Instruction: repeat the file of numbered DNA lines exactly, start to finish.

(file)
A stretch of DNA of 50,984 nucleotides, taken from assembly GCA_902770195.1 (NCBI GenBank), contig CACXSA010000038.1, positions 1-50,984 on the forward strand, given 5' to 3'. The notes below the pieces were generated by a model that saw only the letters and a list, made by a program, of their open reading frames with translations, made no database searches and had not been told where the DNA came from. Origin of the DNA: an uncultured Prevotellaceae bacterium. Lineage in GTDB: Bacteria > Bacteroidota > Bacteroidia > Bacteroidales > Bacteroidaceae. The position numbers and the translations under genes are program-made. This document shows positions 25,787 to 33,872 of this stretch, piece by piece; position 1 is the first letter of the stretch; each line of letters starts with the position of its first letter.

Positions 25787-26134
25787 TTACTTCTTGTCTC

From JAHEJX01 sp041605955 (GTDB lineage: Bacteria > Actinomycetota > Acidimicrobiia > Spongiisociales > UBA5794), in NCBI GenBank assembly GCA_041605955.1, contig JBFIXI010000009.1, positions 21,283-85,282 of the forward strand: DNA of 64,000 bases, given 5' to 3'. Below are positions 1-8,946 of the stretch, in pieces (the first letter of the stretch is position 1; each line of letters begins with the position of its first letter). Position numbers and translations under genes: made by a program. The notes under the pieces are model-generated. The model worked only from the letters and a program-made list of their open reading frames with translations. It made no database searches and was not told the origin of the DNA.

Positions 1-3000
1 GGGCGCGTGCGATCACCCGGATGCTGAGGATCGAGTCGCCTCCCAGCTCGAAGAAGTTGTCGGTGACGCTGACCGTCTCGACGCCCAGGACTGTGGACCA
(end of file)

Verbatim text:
A stretch of DNA of 50,984 nucleotides, taken from assembly GCA_902770195.1 (NCBI GenBank), contig CACXSA010000038.1, positions 1-50,984 on the forward strand, given 5' to 3'. The notes below the pieces were generated by a model that saw only the letters and a list, made by a program, of their open reading frames with translations, made no database searches and had not been told where the DNA came from. Origin of the DNA: an uncultured Prevotellaceae bacterium. Lineage in GTDB: Bacteria > Bacteroidota > Bacteroidia > Bacteroidales > Bacteroidaceae. The position numbers and the translations under genes are program-made. This document shows positions 25,787 to 33,872 of this stretch, piece by piece; position 1 is the first letter of the stretch; each line of letters starts with the position of its first letter.

Positions 25787-26134
25787 TTACTTCTTGTCTC

From JAHEJX01 sp041605955 (GTDB lineage: Bacteria > Actinomycetota > Acidimicrobiia > Spongiisociales > UBA5794), in NCBI GenBank assembly GCA_041605955.1, contig JBFIXI010000009.1, positions 21,283-85,282 of the forward strand: DNA of 64,000 bases, given 5' to 3'. Below are positions 1-8,946 of the stretch, in pieces (the first letter of the stretch is position 1; each line of letters begins with the position of its first letter). Position numbers and translations under genes: made by a program. The notes under the pieces are model-generated. The model worked only from the letters and a program-made list of their open reading frames with translations. It made no database searches and was not told the origin of the DNA.

Positions 1-3000
1 GGGCGCGTGCGATCACCCGGATGCTGAGGATCGAGTCGCCTCCCAGCTCGAAGAAGTTGTCGGTGACGCTGACCGTCTCGACGCCCAGGACTGTGGACCA